Before I knew it, I was done.  Was it a masterpiece?  I don’t know.  But I was proud of it anyway.  I’d tried something that scared me.  And isn’t it the stuff we don’t know that scares us the most?

I’m not going to tell you what it means.  I’ll leave that up to you.  It was my husband who named it.  When he looked at it I turned the tables and asked HIM what he saw.  “Energy,” he said without batting an eyelash.  Okay, so I guess some people just get it right away 😉

The only thing about it I can tell you for sure is that I was grasping at something.  Something a little bit mysterious.  Something probably divine.



This watercolor is based on a photograph my husband and I took on our honeymoon a few years ago in Maui.  We found this black sand beach on The Road to Hana.  Enjoy this painting in celebration of our anniversary!

Bamboo with Red Bird

sumi and watercolor

Crocodile Hunting Clouds


Rainy Day Blues

This week has been nothing but rain. Somehow it’s making everyone cranky. Like, my whole art class 😉

A new study says eating more fruits and veggies can improve mood.  It is no surprise that the magic number of servings is 7.

But what about simply seeing paintings of them?  Let’s test it out.  Here’s some fruit for thought!



Feel any better yet?  An apple a day keeps the bad mood away 😉

Here are some quotes to get you through!

“Life is a train of moods like a string of beads; and as we pass through them they prove to be many colored lenses, which paint the world their own hue, and each shows us only what lies in its own focus.”  — Ralph Waldo Emerson

“That terrible mood of depression of whether it’s any good or not is what is known as The Artist’s Reward.”  — Ernest Hemingway

“When trust improves, the mood improves.”  — Fernando Flores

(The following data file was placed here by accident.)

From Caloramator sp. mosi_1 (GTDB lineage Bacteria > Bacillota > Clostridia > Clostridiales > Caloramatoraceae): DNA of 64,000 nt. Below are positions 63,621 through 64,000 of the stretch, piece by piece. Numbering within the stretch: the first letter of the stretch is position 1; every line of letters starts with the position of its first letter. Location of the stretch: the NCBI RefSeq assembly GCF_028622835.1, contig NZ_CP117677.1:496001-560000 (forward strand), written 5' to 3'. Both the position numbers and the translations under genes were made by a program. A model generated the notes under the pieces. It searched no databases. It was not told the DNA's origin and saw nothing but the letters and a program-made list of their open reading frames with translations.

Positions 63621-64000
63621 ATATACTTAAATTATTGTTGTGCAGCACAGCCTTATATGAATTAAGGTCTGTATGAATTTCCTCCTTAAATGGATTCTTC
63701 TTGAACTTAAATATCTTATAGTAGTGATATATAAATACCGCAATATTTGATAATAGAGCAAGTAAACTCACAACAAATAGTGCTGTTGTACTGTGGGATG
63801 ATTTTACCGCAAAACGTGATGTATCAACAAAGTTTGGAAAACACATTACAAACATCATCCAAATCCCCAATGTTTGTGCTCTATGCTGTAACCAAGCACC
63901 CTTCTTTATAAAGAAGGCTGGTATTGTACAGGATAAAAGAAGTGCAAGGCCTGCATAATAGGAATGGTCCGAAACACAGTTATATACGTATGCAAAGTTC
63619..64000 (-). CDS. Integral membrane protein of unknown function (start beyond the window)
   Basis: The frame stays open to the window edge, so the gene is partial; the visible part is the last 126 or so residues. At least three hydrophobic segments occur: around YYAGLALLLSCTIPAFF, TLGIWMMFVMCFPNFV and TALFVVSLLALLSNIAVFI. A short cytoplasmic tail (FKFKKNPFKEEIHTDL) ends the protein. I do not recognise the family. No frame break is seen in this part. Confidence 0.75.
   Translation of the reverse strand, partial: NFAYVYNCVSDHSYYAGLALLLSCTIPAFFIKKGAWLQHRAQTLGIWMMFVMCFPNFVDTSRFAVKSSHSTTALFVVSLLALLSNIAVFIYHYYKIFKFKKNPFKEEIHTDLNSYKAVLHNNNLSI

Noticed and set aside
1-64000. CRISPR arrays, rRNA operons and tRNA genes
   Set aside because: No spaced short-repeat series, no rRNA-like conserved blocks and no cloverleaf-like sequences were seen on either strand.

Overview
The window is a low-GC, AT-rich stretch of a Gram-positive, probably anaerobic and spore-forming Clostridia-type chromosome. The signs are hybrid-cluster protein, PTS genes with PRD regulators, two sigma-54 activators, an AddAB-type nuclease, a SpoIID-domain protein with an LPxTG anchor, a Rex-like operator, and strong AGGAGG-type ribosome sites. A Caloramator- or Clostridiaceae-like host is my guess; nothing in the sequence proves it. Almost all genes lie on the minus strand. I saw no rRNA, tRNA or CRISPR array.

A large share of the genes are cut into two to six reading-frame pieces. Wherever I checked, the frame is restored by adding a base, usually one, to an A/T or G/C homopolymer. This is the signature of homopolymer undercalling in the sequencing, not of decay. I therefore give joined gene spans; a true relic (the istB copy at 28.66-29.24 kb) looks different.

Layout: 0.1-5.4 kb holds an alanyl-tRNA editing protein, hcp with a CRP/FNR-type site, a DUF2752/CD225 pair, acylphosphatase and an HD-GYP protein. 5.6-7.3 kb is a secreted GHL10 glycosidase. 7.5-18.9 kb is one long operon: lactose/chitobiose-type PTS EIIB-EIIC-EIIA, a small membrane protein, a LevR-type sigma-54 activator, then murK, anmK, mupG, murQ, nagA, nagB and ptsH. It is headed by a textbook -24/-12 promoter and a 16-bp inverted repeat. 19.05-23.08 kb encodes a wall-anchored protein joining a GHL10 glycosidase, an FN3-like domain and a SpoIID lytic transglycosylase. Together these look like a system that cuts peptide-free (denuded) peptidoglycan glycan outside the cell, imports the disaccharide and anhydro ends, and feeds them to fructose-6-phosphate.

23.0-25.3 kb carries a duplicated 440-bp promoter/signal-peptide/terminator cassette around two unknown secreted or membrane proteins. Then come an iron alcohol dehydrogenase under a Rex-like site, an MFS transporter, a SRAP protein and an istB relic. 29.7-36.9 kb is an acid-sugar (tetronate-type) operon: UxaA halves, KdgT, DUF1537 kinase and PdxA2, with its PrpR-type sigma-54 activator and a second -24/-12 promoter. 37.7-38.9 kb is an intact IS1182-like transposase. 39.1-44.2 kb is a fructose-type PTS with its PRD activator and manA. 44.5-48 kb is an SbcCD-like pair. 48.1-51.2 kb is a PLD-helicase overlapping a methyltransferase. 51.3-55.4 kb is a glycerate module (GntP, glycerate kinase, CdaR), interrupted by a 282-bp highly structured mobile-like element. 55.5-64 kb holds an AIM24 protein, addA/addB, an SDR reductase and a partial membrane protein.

If all else fails, call the doctor!  Dr. Seuss that is 😉  Read My Many Colored Days

“But it all turns out all right, you see.  And I go back to being me.”


brush and ink

Yohaku is the concept of white space. I first heard this term at a library conference in 2006. Legendary author E. L. Konigsburg, who wrote From the Mixed-Up Files of Mrs. Basil E. Frankweiler, gave a speech about appreciating both the half empty and half full glass.  She read us her elegant, intellectual speech and all eyes were on her.  It is a reminder that it is okay to prepare your words ahead of time and still be heard from the heart.

So what was she trying to tell us that was so important?  First of all, we need both the positive and the negative.  Everything has a duality.  You can call it masculine and feminine, black and white, yin and yang, north and south pole, good and evil, but it is all the same.  We exist because of it and we can transcend whatever side of the pole we find ourselves on in any given aspect of our lives in any moment.

She pointed out that only in our society would we refer to this beautiful white space as “negative” space.  Why?  We seem to have a need to fill up every corner of every painting, every closet, every space in our lives with stuff.  If we don’t, it is seen as a negative.  But how does black exist fully without the white space behind it, between it, around it, pushing it forward?  The reverse, of course, is also true, but we usually start with a white piece of paper.  And doesn’t that scare us to death?

When I asked my husband, who is Japanese, about the term “yohaku,” he immediately referred to the term as white space.  When I called it “negative” space, he said, “Oh no, it isn’t negative.  It’s a positive thing.”  I had to explain where the negative reference came from.

So how does this relate to my latest sumi-e painting?  It is my first attempt at something abstract with ink.  It is supposed to represent the concept of the “black hole.”  A little research taught me that black holes exist throughout the universe and balance the stars (light) that exists.  Black holes suck up matter (including light), which is a scary thought.  But they also spit out particles that make up all living things, including us.  We in essence would not exist without them.  The earth may in fact be a byproduct of one of them.

Looking at the painting, where is your eye drawn?  To the black in the center or the white throughout?  Could either exist fully without the other?  Which is more important?  More beautiful?

Konigsburg told us she gave herself time to write even as a young mother.  She found the space for her words.  We must find the space for ours.

My secondhand childhood copy signed and dated by the author 🙂

Check out these other posts that highlight yohaku as well as the concept of creative space:

The Four Noble Ones

Letting Go

Let’s Celebrate Spring: Part 2


Let’s Celebrate Spring!